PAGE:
Spain is selling debt in a test of investor sentiment that has seen demand rise and borrowing costs fall so far this year.
The Spanish Treasury plans to sell as much as 4.5 billion euros ($5.8 billion) of notes and bonds maturing in 2016, 2019 and 2022 today after exceeding its maximum targets in bond auctions since Dec. 13. The euro region’s fourth-largest economy halved its borrowing costs at a bill auction two days ago when compared with the previous sale of similar-maturity debt.
Strong demand in Spain’s last auctions may have been due to the European Central Bank having pumped 489 billion euros of three-year money into the financial system on Dec. 21, said Riccardo Barbieri, London-based chief European economist at Mizuho International Plc. The nation will have raised 16 percent of its gross funding needs for the year if its meets its maximum target today, compared with 9 percent at the same time in 2011, according to Credit Agricole Corporate & Investment Bank.
“Spain is in safer waters, courtesy of ECB,” Barbieri wrote in a research note last week. “The Tesoro must have decided that it made sense to front-load issuance for 2012 given that the largest domestic banks had room to expand their balance sheets.”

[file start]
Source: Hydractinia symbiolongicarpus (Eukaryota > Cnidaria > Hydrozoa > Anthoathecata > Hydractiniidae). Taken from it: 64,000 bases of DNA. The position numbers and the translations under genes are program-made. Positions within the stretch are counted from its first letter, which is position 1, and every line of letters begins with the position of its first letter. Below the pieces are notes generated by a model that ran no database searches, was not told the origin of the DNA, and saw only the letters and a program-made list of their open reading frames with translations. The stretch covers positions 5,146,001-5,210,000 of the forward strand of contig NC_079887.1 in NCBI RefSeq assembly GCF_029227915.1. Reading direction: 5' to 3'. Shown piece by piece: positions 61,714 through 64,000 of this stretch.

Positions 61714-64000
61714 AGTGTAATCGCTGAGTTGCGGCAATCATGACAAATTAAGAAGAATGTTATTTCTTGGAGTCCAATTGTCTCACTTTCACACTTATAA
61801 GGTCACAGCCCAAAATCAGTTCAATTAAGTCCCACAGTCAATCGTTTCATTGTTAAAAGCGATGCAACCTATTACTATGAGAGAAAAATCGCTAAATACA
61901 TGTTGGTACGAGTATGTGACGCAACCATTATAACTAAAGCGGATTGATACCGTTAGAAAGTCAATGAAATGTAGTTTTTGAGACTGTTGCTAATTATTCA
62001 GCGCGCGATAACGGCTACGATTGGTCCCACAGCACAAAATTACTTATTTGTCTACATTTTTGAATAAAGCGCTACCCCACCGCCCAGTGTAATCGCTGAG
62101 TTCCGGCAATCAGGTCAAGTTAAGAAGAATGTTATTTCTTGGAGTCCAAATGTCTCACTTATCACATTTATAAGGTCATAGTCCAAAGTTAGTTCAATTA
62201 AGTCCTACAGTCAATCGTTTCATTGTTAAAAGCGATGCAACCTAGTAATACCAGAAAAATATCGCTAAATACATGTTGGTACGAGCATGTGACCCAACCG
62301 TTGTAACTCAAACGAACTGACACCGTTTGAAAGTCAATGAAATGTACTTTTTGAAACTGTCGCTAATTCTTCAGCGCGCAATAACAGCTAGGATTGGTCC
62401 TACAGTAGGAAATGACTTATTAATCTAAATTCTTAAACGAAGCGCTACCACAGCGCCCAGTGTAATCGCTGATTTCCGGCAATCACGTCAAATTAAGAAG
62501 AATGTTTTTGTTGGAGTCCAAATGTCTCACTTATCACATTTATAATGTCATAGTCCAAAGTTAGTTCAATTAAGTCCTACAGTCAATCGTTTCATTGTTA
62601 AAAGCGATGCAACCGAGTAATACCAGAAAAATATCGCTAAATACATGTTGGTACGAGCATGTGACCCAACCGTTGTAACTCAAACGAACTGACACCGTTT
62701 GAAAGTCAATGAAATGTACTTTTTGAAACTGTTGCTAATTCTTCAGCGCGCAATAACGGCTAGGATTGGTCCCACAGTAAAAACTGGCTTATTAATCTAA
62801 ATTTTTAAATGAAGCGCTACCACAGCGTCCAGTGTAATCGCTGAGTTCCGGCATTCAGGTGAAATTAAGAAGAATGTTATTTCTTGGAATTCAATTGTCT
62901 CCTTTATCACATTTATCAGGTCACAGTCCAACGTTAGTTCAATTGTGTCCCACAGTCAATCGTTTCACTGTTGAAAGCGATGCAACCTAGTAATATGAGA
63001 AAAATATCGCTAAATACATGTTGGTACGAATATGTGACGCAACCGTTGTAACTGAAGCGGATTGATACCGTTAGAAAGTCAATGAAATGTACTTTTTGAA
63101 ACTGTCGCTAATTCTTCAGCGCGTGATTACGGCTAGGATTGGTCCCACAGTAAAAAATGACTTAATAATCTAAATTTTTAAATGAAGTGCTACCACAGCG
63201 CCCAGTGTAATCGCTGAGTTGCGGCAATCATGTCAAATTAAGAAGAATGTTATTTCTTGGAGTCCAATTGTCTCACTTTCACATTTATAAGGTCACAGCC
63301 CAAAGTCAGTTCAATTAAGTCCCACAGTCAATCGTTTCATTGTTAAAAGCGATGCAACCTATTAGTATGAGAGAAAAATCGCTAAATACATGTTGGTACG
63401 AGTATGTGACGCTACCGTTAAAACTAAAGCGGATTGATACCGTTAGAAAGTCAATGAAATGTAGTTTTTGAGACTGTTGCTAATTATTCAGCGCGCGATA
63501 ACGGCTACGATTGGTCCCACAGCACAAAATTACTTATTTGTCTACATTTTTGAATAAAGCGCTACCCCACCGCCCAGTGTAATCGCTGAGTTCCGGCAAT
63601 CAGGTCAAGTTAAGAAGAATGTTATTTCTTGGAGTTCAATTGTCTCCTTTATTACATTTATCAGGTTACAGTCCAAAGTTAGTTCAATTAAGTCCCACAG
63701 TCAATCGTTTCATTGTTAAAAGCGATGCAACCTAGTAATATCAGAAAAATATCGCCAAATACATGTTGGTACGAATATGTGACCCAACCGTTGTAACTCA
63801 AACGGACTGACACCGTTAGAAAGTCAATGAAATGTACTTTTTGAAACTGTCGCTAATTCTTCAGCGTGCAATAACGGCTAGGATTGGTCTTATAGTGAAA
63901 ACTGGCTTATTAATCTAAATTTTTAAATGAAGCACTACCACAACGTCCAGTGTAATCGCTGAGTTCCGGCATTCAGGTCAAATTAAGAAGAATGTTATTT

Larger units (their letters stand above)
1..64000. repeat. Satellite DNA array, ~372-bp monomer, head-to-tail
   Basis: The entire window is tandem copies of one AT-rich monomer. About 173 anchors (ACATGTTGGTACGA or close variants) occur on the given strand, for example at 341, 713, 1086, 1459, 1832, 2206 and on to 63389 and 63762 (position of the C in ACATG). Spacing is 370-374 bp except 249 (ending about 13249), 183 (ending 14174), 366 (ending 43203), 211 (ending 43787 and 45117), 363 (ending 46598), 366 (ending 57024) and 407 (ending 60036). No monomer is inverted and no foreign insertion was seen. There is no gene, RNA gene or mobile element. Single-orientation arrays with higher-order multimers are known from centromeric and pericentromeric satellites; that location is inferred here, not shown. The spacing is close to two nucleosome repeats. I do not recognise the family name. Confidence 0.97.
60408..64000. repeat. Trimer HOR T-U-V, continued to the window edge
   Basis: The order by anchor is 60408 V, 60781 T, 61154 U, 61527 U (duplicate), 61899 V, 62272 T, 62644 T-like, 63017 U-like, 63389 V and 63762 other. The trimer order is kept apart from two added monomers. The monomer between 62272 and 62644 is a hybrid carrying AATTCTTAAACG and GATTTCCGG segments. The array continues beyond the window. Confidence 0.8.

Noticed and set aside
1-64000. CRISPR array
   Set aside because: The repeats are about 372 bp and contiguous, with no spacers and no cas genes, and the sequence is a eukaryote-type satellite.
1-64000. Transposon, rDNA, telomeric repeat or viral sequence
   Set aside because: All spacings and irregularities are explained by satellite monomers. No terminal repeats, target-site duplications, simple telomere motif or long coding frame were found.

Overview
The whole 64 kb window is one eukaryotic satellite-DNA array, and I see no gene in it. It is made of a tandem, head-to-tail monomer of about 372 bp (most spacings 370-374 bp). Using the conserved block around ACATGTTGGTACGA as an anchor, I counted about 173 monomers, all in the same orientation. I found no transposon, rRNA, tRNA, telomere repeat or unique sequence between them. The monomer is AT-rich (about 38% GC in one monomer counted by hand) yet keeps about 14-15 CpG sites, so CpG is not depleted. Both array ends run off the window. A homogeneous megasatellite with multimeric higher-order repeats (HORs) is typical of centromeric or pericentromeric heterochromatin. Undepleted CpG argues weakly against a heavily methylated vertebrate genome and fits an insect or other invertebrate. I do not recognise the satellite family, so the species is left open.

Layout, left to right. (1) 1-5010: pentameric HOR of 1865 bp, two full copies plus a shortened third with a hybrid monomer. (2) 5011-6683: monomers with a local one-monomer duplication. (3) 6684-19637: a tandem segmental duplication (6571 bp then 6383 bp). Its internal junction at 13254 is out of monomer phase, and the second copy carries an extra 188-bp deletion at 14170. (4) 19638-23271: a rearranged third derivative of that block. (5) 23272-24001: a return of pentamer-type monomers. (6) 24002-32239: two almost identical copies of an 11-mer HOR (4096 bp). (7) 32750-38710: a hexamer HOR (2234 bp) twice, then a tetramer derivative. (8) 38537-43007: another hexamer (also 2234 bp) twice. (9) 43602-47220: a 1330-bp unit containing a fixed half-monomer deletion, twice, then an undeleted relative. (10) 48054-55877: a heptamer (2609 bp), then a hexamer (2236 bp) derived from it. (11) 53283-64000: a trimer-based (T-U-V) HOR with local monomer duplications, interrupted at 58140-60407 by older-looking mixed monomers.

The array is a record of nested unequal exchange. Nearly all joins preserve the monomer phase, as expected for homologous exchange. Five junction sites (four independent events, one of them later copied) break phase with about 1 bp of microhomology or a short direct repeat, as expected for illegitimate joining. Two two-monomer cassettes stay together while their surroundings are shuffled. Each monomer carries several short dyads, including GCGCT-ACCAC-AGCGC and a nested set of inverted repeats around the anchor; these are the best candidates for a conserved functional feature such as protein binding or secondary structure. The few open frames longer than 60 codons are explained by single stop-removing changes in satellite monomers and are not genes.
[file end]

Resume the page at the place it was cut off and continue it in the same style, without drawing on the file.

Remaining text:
Spanish 10-year yields were at 5.15 percent yesterday, down from a 14-year high of 6.78 percent on Nov. 17. Two-year yields were at 3.04 percent after reaching a 14-month low of 2.80 percent on Jan. 13.
The ECB’s three-year loans may not alone be enough to support demand for today’s auction of seven and 10-year securities, according to Richard McGuire, a senior fixed-income strategist at Rabobank International in London.
“A successful outcome is not assured,” he said in an e-mailed report the day before yesterday.
The central bank stepped in to support the Spanish bond market on Jan. 16, according to three people with knowledge of the transactions who declined to be identified because the deals were confidential. The ECB and domestic Italian and Spanish investors may need to buy as much as 121 billion euros of debt this year as international investors don’t roll over their holdings and shun new supply, Barclays Plc yesterday said.
“Thursday’s auction of longer-dated paper will provide a more accurate gauge of underlying sentiment towards Spain,”. Nicholas Spiro, managing director of Spiro Sovereign Strategy in London, said by e-mail. “Like in Italy, the real test for the Spanish treasury is at the longer end of the curve.”